Friday, 17 January 2014
Balblair 1950s / 1960s
Strength: 88 proof (50%)
Wow. What a surprise I had when several old bottles of Balblair appeared at auction, and one in particular which took my fancy was a bottle at the unusual strength of 88 degrees proof which is about 50% ABV. One thing which I have learned is higher strength bottles fair well over a long time in a bottle than the lower strength ones and this has been sitting in the bottle for 50 odd years. The immediate thing I noticed with this was that the fill level was high in the neck which tells me that it has been well looked after and protected from the elements of heat and light which tend to cause evaporation to the angels, and negatively affect the juicy whisky inside. After some frantic and probably out of control bidding at auction I came into the possession of this lovely bottle and I can't wait to enjoy it.
On investigation it was definitely bottled in the 1960s, but without knowing the exact age of the whisky it is hard to pin point the distillation date. I reckon the malt is between 5 and 10 years old which at the older side of the guess would put this as 1950s distillate, and it is something very special indeed to think that this was getting made in post-war Britain.
Back when this was made the production methods would have been a lot different from now with old fashioned floor maltings, cast iron mash tuns, and direct firing of the stills all which help result in a completely different type of spirit as produced today.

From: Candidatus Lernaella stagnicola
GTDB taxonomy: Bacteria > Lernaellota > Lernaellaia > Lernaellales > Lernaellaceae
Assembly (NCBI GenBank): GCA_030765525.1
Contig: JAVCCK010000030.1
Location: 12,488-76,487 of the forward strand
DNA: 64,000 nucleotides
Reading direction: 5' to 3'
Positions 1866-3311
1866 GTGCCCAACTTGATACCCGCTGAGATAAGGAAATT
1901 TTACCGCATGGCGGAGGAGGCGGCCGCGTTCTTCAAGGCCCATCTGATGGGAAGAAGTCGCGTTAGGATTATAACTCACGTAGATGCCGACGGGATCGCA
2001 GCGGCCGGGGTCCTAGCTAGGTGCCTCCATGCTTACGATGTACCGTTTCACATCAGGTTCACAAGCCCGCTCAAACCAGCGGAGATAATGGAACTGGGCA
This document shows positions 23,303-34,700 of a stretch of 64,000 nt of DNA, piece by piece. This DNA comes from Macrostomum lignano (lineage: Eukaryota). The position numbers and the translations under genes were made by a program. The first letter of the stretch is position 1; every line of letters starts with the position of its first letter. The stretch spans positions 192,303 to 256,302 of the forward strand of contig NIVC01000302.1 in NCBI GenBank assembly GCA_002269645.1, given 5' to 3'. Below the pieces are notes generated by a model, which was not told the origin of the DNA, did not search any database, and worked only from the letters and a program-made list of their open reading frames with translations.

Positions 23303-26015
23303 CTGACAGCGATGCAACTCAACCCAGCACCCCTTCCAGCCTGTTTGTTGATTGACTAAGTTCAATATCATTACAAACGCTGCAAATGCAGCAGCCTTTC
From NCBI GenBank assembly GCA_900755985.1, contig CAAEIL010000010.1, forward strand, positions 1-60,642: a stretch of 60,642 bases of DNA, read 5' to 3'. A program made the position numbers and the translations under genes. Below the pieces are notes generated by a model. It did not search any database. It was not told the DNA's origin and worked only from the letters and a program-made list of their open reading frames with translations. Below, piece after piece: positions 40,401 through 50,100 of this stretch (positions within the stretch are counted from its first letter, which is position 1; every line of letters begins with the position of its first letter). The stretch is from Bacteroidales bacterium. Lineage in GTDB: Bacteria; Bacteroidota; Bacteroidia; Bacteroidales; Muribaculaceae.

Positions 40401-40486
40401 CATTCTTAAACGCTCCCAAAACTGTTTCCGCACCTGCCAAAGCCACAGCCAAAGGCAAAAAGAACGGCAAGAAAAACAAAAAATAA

Nose: Very bright and fruity and the glass is overflowing with estery notes. I am getting lots of tropical notes but pineapple stands out and it reminds me of the Lilt soft drink with an almost sharp and tart bite around the edges. Apple juice and the fruit turning more sweet like Banana foam sweets, and that soft, sweet foamy note turning into marshmallows. The sweet fruit notes are turning into hard boiled sweets like the travel sweets you get at the airport and the candy element finishes with some soft bubblegum. There is something more savoury happening that reminds me of green olives which have been salted and covered in more olive oil. Briny and coastal! Some smoke seems to be lingering about which is a mixture of light peat smoke but also cask char smoke. Soft dairy fudge just rounds everything off nicely.
Palate: This is heavy and oily with way more than you would expect from such a young malt. It is sweet and rich, and like chewing on fruit salad sweets, and the sharpness from the fruit is enough to give a little kick alongside the higher alcoholic strength. It is waxy and honeyed and toffee.
Finish: Mouth coating with a medium length finish. There is a little young solvent spirit notes coming through, but this is big and fruity and oily and satisfying.
Comments: What can I say? Maybe not the most complex spirit in the world as it has clearly not spent the bulk its life in wood, but the spirit itself is magical and captivating and dreaming to a time when this was made is a truly special experience.